Native American Coins In Circulation

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Native Americans have long been honored on United States coins.

In fact, some of our nation’s most popular coins have featured Native Americans or Native American culture in one form or another.

The United States Mint has begun minting Native American dollar coins.

This has inspired interest in Native American coins.

There are, in fact, several U.S. coins in circulation which feature Native Americans.

Here’s a sampler…

Indian Head Pennies

The Indian Head penny may be one of the most popular U.S. coins to honor Native American culture.

Interestingly, the “Indian” on the coin is none other than a representation of Lady Liberty wearing a Native American feathered headdress.

Indian Head pennies were designed by James B. Longacre and were first released in circulation in 1859.

The last Indian Head penny was made in 1909 — the year the Lincoln cent was first produced.

Indian Head pennies are generally common, though they do not show up in circulation any more (except for very rare exceptions).

Millions of Indian Head pennies have been struck, and many survive in decent condition.

It is possible to buy a nicely worn, undamaged Indian Head penny for less than $5.

Buffalo Nickels / Indian Head Nickels

The Buffalo nickel is a Native American coin loved by many. Designed by James Earle Fraser and released in 1913, the Buffalo nickel is an American classic.

The Native American on the obverse of the coin is actually a composite that Fraser sketched, inspired by the features of 3 actual Native Americans.

The buffalo on the reverse is, in fact, a bison.

Black Diamond, a bison which resided in the New York Central Park Zoo was the model for the bison on the Buffalo nickel. (Maybe we should start calling the coin a Bison nickel instead of a Buffalo nickel, huh?)

Actually, the Buffalo nickel is also often referred to as an Indian Head nickel, though the term Buffalo nickel seems to have far more popularity.

Buffalo nickels, which were last struck in 1938 (the same year as the first Jefferson nickel), can be had for less than $3.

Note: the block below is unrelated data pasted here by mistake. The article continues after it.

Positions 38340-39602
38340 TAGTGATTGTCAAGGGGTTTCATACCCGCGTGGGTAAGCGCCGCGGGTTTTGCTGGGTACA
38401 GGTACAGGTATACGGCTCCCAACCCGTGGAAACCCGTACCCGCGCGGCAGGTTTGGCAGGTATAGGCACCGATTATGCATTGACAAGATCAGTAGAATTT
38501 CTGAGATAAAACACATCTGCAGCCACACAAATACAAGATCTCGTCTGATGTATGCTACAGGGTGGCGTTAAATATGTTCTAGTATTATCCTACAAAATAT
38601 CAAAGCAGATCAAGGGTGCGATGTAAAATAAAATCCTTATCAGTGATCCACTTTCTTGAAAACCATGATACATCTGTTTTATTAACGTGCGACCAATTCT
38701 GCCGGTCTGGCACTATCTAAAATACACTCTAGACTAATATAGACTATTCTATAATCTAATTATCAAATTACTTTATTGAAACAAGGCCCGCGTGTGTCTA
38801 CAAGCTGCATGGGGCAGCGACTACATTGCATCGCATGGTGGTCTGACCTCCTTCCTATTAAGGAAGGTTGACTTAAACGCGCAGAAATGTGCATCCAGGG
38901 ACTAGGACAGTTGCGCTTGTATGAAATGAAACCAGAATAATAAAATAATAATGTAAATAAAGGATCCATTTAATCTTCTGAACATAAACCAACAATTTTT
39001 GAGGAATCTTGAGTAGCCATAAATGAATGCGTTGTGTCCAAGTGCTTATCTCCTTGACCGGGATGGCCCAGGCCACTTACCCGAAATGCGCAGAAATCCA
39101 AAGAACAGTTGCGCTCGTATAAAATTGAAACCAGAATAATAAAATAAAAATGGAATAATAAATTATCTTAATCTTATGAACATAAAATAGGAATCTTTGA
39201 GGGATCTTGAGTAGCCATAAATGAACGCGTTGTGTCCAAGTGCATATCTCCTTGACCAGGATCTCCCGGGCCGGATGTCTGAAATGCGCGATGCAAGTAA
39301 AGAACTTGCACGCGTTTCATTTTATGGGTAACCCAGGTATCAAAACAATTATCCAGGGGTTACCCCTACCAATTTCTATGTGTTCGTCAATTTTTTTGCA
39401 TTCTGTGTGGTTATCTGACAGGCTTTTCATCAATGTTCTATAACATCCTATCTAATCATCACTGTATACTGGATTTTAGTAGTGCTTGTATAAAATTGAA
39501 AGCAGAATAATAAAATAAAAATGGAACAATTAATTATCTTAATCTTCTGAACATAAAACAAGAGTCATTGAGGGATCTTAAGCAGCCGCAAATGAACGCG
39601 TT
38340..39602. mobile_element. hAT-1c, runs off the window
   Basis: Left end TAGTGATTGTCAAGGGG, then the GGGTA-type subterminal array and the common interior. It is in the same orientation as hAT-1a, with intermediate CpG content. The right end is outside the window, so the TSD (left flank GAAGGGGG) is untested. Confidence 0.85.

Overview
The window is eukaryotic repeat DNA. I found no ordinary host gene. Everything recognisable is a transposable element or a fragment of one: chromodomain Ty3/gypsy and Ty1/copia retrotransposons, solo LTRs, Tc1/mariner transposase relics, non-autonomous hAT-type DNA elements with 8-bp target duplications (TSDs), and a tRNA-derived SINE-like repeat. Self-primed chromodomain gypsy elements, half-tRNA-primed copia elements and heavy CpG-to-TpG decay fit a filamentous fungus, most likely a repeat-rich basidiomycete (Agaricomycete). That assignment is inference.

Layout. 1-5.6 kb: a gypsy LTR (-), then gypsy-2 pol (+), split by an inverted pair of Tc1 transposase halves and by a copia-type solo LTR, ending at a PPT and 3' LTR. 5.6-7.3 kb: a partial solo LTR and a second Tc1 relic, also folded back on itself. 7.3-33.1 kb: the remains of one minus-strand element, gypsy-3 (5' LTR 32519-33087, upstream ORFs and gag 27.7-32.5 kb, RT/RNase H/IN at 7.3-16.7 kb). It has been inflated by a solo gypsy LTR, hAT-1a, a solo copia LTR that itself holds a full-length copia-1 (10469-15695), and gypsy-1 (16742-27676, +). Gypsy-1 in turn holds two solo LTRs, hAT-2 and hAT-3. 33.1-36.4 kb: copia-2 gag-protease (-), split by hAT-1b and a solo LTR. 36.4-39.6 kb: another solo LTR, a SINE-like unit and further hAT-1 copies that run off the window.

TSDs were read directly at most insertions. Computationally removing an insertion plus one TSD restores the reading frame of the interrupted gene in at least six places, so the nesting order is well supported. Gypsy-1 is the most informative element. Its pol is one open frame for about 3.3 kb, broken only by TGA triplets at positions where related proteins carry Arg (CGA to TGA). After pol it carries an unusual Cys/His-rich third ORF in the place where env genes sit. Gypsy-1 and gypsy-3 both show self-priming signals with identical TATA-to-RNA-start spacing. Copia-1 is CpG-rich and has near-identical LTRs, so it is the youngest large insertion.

There have been occasional reports of some people finding a Buffalo nickel in circulation in recent years, but they have been virtually absent from pocket change since at least the early 1980s.

Many who were homeless — or otherwise down on their luck — have used Buffalo nickels as the canvas for artistic coin sculptures. Called Hobo nickels, these carved Buffalo nickels were often exchanged for food, a place to sleep, clothing, and other necessary provisions.

The popular Buffalo (Indian Head) nickel has inspired the U.S. Mint to reinvent the famous Native American coin’s design and place it on an American Buffalo 24-karat gold coin with a $50 face value.

Native American Dollar Coins

The U.S. dollar coin has featured many Native Americans in the last decade.

In 2000, the United States Mint released the famous Sacagawea gold dollar. This gold dollar, which features an image of the Shoshone woman named Sacagawea (on the coin, she is carrying her infant son, Jean Baptiste), was designed by Glenna Goodacre.

In 2009, the U.S. Mint began striking a series of dollar coins which honors various Native Americans, Native American culture, and Native American achievements.

The Native American dollar coin series is being issued to concur with the remaining years of the Presidential dollar series.

The 2009 Native American dollar coin honors the Three Sisters method of farm cropping, which includes planting corn, beans, and squash.

Gold Coins Featuring Native Americans

During the 18th, 19th, and early 20th centuries, the United States struck gold coins for use in everyday commerce. Among these gold coins are a few which feature Native Americans and/or Native American culture.

The Indian Head type $2.50 and $5 gold coins feature the same design as one another. The obverse design, which shows a Native American in a feathered headdress, was struck from 1908 through 1929.

The unique thing about the Indian Head type $2.50 and $5 gold coins is that the designs are incuse. In other words, the design and lettering are actually sunken into the coins, rather than raised above the coins as is the case for other U.S. coins.

Indian Head $2.50 and $5 gold coins are worth $300 to $500.

The $10 Indian Head type gold coin actually features Miss Liberty. However, as is the case with the Indian Head penny, the figure of Liberty on the Indian Head type $10 coin is wearing a Native American war bonnet.

The $10 Indian Head type gold coin was struck from 1907 through 1933 and is valued at $800 to $1,000 for common date versions of the coin.


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